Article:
Malavika’s Mumbaistan: Wouldn’t it be lovely?
“Kira reminds me so much of my mum, Pearl Padamsee,” said producer Raell Padamsee about the lead actress in her soon-to-open production of My Fair Lady. She was referring to Kira Narayanan, the actress who will be essaying the role of Eliza Doolittle in the iconic musical, directed by Karla Singh, which premieres early next month. “She’s a bundle of creative fire! Every time I see her perform, I think of mum,” said Raell in response to our query about who she thought would have made a great Eliza from her parent’s generation. With a cast of over 100 professional singers, dancers, actors integrated with young adults from marginalised or challenged backgrounds, the musical will be staged at the Jamshed Bhabha auditorium and promises all the razzmatazz expected from a Padamsee offering: State-of-the art production values, extravagant sets, meticulously designed period costumes and magnificent props, according to the consummate theatre veteran and daughter of English theatre’s iconic couple, the late Alyque and Pearl Padamsee. But, it is her lead pair that has Raell going into raptures. “Both Kira and Varun Narayan, who plays Professor Higgins, have essayed major roles in mega Disney Productions like Aladdin and The Beauty and the Beast in the past. They’ve got the required accents down pat,” she says. “Kira at first with the cockney and then the straight-up British; and Varun with his gorgeous baritone, is right on the button too. I don’t think I could have got a better Professor Higgins.” By the way, what about your dad, Alyque, we prompt, wouldn’t he have made the perfect pedantic professor Higgins who can turn even the most awkward wall flower into a star? “Haha, yes,” says a delighted Raell. “I think that was his raison d’etre.”
Girls just want to have fun, they say, and loud girls just want to have louder fun. Or, so it appears, when every Tuesday afternoon, a set of some of the city’s high-profile ladies who lunch (and munch), descend on this luxury multiplex in an upmarket mall, for their weekly movie and coffee date. “They hoot loudly at the dialogues, laugh, clap, exchange pleasantries between themselves and munch on popcorn and other snacks, at the top of their voices, with no consideration at all for their fellow members in the audience,” said an onlooker, who had the misfortune of sharing a movie experience with the formidable bunch recently. “From carrying on long conversations across aisles, to commenting about the films on screen, they are a riot and unstoppable; not in the least concerned about the dirty looks and polite requests they receive from others in the auditorium,” she said. And, a measure of the impact their regular visits have is that the group has even won itself a moniker. “They’re known to the staff and other frequenters to the venue simply as ‘The Hurricane’,” said the onlooker. “The last time I visited the multiplex, I was informed by an usher that I was lucky as the ‘Hurricane’ had just departed — in all its glory,” said the source.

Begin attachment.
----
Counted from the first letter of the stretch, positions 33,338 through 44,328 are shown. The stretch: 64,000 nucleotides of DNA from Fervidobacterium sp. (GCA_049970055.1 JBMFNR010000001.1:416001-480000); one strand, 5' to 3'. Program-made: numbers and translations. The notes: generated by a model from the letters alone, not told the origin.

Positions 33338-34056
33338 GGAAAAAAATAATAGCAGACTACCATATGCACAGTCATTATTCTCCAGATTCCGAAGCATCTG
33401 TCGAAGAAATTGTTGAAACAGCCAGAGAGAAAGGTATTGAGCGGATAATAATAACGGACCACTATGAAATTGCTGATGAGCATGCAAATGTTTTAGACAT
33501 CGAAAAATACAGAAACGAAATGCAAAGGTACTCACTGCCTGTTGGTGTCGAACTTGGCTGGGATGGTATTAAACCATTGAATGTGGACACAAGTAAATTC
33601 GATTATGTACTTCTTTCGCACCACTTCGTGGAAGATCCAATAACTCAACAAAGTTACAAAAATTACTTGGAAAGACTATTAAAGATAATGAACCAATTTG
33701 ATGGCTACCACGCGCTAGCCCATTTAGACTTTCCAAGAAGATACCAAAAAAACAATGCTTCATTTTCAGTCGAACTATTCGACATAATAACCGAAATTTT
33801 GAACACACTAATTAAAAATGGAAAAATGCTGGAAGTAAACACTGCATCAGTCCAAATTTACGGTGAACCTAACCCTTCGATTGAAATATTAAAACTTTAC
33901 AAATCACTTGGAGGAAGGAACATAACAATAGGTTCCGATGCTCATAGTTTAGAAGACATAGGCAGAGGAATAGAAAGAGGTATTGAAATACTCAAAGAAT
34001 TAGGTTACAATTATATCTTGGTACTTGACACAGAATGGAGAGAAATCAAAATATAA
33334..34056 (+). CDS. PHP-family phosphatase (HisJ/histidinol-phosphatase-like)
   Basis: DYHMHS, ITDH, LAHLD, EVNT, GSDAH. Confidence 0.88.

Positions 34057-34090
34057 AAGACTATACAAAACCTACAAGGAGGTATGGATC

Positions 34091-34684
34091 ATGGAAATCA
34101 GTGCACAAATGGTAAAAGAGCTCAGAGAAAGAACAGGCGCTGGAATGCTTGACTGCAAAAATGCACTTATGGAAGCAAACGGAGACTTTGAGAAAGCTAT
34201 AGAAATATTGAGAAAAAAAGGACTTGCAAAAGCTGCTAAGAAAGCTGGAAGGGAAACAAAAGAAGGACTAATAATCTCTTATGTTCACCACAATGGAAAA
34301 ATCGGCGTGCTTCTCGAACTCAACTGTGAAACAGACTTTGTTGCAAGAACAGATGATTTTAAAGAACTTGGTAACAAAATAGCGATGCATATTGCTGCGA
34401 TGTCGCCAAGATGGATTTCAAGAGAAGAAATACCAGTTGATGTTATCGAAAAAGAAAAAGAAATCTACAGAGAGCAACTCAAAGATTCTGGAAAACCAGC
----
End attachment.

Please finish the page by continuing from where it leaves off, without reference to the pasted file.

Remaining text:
The mind boggles.
Two major cities: One is drenched, the other’s parched. In times of such uncertainty, Mumbai can prepare itself by collecting rainwater for later use. It’s a potent solution to the water crisis we are moving towards
-- Tweeted by Suresh Raina
GOAT EATS ALOO TIKKI
We had written about London’s Indian restaurant scene witnessing an onslaught of Indian movers and shakers this past month, during the Cricket World Cup mania; from lunches at Annabelle’s (apparently, thanks to its influx of wall-to-wall Indian socialites, London’s once exclusive, members-only club is now being called ‘Ana-Bens’ by those in the know). Now, word comes in that Jamavar’s former Chef, Rohit Ghai, who after winning a Michelin star for the Mayfair establishment, and had left to open his own restaurant Kutir, famous for its ‘truffle khichdi,’ in Chelsea had his own celebrity guest this week, and what’s more, it was not an Indian celebrity but Mr GOAT himself — the eight-time Wimbledon champion Roger Federer, who stopped in between games for a meal at Kutir this week. “I’ve been fortunate enough to cook for a few celebrities over the years, but I must admit, we were all a bit star-struck by Roger Federer coming to the restaurant,” said an over the moon chef patron Ghai, about his celebrated client.” Roger was a great guest — he ate small plates of scallops-aubergine, aloo tikki, chicken chops, sea bass kokum, jackfruit kofta, and lamb shanks really well and seemed to leave really happy!” he gushed.
The lunch of champions.